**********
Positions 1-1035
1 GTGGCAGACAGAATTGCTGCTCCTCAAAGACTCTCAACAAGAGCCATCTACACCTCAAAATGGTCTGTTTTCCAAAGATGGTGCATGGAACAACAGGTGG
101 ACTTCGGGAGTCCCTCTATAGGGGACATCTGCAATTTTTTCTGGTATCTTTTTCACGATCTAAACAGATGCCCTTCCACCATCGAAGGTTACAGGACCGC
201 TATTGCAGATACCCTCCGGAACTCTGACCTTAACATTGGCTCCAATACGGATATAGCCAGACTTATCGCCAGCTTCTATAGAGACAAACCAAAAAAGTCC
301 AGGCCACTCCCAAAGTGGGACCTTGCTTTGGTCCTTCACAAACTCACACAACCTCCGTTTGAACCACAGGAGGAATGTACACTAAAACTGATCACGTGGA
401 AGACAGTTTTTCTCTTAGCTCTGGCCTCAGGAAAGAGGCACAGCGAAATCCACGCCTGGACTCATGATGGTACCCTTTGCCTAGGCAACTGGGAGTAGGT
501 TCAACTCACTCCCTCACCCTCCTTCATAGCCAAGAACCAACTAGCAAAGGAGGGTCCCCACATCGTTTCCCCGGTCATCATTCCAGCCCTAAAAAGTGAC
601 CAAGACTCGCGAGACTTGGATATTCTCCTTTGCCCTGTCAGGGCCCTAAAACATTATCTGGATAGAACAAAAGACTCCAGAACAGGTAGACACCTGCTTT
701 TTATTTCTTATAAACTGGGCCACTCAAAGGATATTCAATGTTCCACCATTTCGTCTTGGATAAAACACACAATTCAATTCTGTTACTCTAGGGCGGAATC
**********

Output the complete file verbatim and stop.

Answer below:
Positions 1-1035
1 GTGGCAGACAGAATTGCTGCTCCTCAAAGACTCTCAACAAGAGCCATCTACACCTCAAAATGGTCTGTTTTCCAAAGATGGTGCATGGAACAACAGGTGG
101 ACTTCGGGAGTCCCTCTATAGGGGACATCTGCAATTTTTTCTGGTATCTTTTTCACGATCTAAACAGATGCCCTTCCACCATCGAAGGTTACAGGACCGC
201 TATTGCAGATACCCTCCGGAACTCTGACCTTAACATTGGCTCCAATACGGATATAGCCAGACTTATCGCCAGCTTCTATAGAGACAAACCAAAAAAGTCC
301 AGGCCACTCCCAAAGTGGGACCTTGCTTTGGTCCTTCACAAACTCACACAACCTCCGTTTGAACCACAGGAGGAATGTACACTAAAACTGATCACGTGGA
401 AGACAGTTTTTCTCTTAGCTCTGGCCTCAGGAAAGAGGCACAGCGAAATCCACGCCTGGACTCATGATGGTACCCTTTGCCTAGGCAACTGGGAGTAGGT
501 TCAACTCACTCCCTCACCCTCCTTCATAGCCAAGAACCAACTAGCAAAGGAGGGTCCCCACATCGTTTCCCCGGTCATCATTCCAGCCCTAAAAAGTGAC
601 CAAGACTCGCGAGACTTGGATATTCTCCTTTGCCCTGTCAGGGCCCTAAAACATTATCTGGATAGAACAAAAGACTCCAGAACAGGTAGACACCTGCTTT
701 TTATTTCTTATAAACTGGGCCACTCAAAGGATATTCAATGTTCCACCATTTCGTCTTGGATAAAACACACAATTCAATTCTGTTACTCTAGGGCGGAATC